General Motors' initial public offering is just a few weeks away, and the company is expected to make some announcements today that should be of interest to investors, analysts, and car fans. Here are a few details, some of which we already knew, and some of which have leaked out in advance of GM's official statements:
• Trading of GM stock will officially begin November 18 on the New York and Toronto stock exchanges.
• The company is expected to offer 365,000,000 shares during its IPO.
• The price of those shares is conservatively estimated to ring in between $26 and $29, though some analysts expect the actual price to be closer to $40.
• At $29, the sale would generate over $10.5 billion in revenue for GM.
• The final stock price will be set on November 17.
• The U.S. government holds a 61% stake in GM, which it took in exchange for $40 billion.
• The U.S. will likely sell at least 263,500,000 shares during the IPO, which accounts for roughly 1/3 of its holdings in the company.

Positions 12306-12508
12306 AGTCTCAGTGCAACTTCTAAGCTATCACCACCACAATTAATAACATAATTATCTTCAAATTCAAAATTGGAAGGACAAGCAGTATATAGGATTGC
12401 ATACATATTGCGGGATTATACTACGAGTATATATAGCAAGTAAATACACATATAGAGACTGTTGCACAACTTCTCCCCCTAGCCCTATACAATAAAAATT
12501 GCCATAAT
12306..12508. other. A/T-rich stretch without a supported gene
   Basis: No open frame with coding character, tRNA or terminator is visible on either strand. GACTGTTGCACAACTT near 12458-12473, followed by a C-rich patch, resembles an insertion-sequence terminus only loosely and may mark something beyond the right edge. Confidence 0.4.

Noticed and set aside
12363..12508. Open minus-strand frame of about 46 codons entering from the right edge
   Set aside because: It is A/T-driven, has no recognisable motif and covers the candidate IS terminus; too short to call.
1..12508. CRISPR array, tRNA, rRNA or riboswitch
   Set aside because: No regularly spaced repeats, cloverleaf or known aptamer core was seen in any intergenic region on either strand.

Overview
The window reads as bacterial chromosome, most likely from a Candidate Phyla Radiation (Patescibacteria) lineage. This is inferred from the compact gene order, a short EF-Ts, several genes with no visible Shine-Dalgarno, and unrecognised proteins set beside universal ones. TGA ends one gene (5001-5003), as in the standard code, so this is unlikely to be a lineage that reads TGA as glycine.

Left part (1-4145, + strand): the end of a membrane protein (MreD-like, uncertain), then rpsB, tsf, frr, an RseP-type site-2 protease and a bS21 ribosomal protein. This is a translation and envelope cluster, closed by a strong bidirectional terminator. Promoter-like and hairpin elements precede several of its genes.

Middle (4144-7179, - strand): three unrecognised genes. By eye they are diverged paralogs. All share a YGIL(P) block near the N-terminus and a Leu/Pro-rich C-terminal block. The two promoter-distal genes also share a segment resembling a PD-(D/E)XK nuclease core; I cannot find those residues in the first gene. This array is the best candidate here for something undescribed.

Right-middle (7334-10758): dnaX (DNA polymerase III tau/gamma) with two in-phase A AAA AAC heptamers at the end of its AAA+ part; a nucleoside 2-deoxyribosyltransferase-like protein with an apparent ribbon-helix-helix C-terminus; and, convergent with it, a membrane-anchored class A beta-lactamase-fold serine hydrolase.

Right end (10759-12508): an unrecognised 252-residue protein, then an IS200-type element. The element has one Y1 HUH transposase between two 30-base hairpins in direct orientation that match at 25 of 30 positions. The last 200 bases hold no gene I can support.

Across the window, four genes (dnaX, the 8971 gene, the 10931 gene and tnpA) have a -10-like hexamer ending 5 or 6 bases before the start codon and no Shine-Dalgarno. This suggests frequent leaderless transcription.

• Sold at $29, that would yield a return of $7.6 billion for the U.S. One-third of the feds' $40 billion investment is $13.3 billion -- a difference of just under $6 billion.
• The U.S. government could make up such losses down the line, when it sells its remaining GM stock.
• GM's stock price -- and attractiveness to investors -- could be boosted by its ability to avoid $45 billion in taxes over the coming decade or two. (That's because of a U.S. law that allows companies to spread losses over 20 years.)
• During the company's IPO roadshow to analysts and investors, GM may drive demand for its stock even higher with talk of the company's Q3 profits, which are said to be significant. Figures should be out next week.
• No word yet on whether GM Chairman Ed Whitacre's foot-in-mouth episode rankled any feathers at the SEC, but at this point, no news is probably good news. (It's important to note that GM stock will likely price slightly higher than the $20 - $25 at which Whitacre hinted. Maybe that's what's keeping the SEC off his back.)
Of course, we're not brokers, economists, or financial advisors so these are just the high points. Stay tuned for more details as they become available.